Consistent with these findings, the trial judge concluded that the adjustments "were unauthorized and directly contrary
to the parties' January 16, 1984 [a]greement, thereby breaching the contract and the contract's implied covenant of good faith and fair dealing." He entered judgment for the plaintiffs in the sum of $377,288 (that which the plaintiffs paid Eastern, $251,221, plus $126,067, which Eastern should have paid the plaintiffs), with interest as of July 18, 1984, at the rate set out in the contract, in the amount of $321,563.08, and attorneys fees and costs in the sum of $35,001.05.
3. Eastern's breach. It is Eastern's argument that Peat's statement of the final price, given to Maurice on July 18, 1984, was final and binding on the parties under the terms of the contract. Eastern points to paragraph 9 of the contract and undisputed portions of the evidence as support for this claim.
We set out the pertinent portion of paragraph 9. "Without limiting the generality of any other provision of this . . . agreement, it is expressly agreed that all questions of interpretation and disputes hereunder and under Section 3 of the Stock Purchase Agreement . . . are to be finally resolved by . . . [Peat] acting as an expert and as an arbitrator and that a certificate from . . . [Peat] as to the intended meaning or application or effect of any provision hereof or thereof shall be conclusive and binding evidence of such meaning, application or effect. Any certificate from . . . [Peat] pursuant hereto shall be and given effect as a final arbitral award made pursuant to an agreement for binding arbitration and may be enforced by any party hereto as such a final arbitral award."
Eastern attaches significance to the undisputed facts that Friberg and Rosenberg discussed the adjustments with Conroy and Pietraffita, who modified the figures in order to treat Maurice and Jordan fairly and equitably. Eastern believes that these facts establish that, all in accordance with paragraph 9, Eastern went to Peat with its belief that the adjustments were fair and equitable and that Peat considered the requests and decided that they should be allowed with modifications. Peat's ensuing statement of final price was, therefore,
a certificate having a conclusive effect upon the parties. Eastern also argues that Maurice was aware of the finality of Peat's determination, as can be seen from his testimony explaining why, on July 18, 1984, he made the payment without question: "I had an agreement with my brother that I would honor whatever Peat . . . determined at the end of the six-month period; that is, in July. And, all I did was honor it. And, I honored it quickly, because I didn't want to become subject to interest charges."
This argument is contradicted by the clear language of both Peat's statement of final price and the various provisions of the contract. The letter setting out Peat's statement of final price does not purport to be a certificate under paragraph 9 of the agreement. Rather, it is expressly characterized as a statement of final price given "[p]ursuant to paragraph 4" of the contract. Paragraph 4 requires Peat to prepare a statement of final price upon completion of its audit of Eastern's books and records. Presentation or service of the statement started the running of the five-day period for the payment of any difference between the initial and final price. Consistent with the purpose of paragraph 4, the statement advised Maurice that he owed Eastern $251,221.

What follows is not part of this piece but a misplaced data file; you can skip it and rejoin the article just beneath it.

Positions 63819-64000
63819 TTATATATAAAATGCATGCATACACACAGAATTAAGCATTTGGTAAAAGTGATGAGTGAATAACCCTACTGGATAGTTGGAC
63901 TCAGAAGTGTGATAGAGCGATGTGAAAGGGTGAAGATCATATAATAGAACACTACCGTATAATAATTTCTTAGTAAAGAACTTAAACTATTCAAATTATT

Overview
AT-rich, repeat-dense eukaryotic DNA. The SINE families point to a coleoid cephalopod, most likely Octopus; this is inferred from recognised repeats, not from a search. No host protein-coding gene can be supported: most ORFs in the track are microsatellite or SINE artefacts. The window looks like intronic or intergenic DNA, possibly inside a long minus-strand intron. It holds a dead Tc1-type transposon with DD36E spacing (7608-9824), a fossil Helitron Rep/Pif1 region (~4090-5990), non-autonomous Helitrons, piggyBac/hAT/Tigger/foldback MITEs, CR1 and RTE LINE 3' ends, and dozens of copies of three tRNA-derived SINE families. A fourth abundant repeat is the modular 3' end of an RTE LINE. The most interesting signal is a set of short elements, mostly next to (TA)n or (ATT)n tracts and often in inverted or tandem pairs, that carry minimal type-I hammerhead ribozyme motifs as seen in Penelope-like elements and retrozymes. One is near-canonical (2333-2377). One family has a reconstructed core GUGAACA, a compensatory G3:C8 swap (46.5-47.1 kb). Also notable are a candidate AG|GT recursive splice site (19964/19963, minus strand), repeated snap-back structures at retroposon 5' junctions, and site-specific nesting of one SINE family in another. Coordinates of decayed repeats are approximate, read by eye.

Moreover, the letter presented under paragraph 4 opens with the recital that, "[p]ursuant to paragraph 1 of the agreement . . . the final purchase price for the stock is $10,604,279." The penultimate sentence informed Maurice that he had five days in which to pay the difference between that amount and the initial overpayment of $10,855,500. The letter is silent in all respects as to paragraph 9 of the agreement.
We think it apparent from the letter and the testimony of its author, Conroy, who stated that there was no arbitration because there never was a dispute, that the letter was the required product of Peat's audit procedures and not a final and binding decision of Peat resulting from arbitration proceedings. [Note 9] Arbitration is a procedure whereby disputes are
resolved after a hearing, unless the parties expressly otherwise agree. See G. L. c. 251, Section 5. [Note 10] Maurice was given no opportunity to be heard or to present his views; he could not question or dispute something about which he had no knowledge, as the trial judge found. It does not follow from the fact that Peat heard, considered, and modified Eastern's requests that its decision to make the adjustments had the final and binding effect of an arbitral award under paragraph 9 of the agreement. See Shurtleff v. Parker, 138 Mass. 86 , 87 (1884).
Eastern also argues that Peat's statement of final price is binding because the parties intended that Peat was to have unlimited authority in determining the purchase price of the stock. This intent can be found, Eastern claims, in paragraph 4's provision pertaining to the payment of any excess or deficit determined by Peat to exist between the initial and the final price: "In the event that the Final Price as determined by . . . [Peat] differs from the . . . initial estimated payment for any reason whatsoever, the difference shall be adjusted . . ." (emphasis added). Eastern construes paragraph 4 of the agreement as granting plenary power to Peat, that is, authorization to adjust the estimated purchase price "for any reason whatsoever."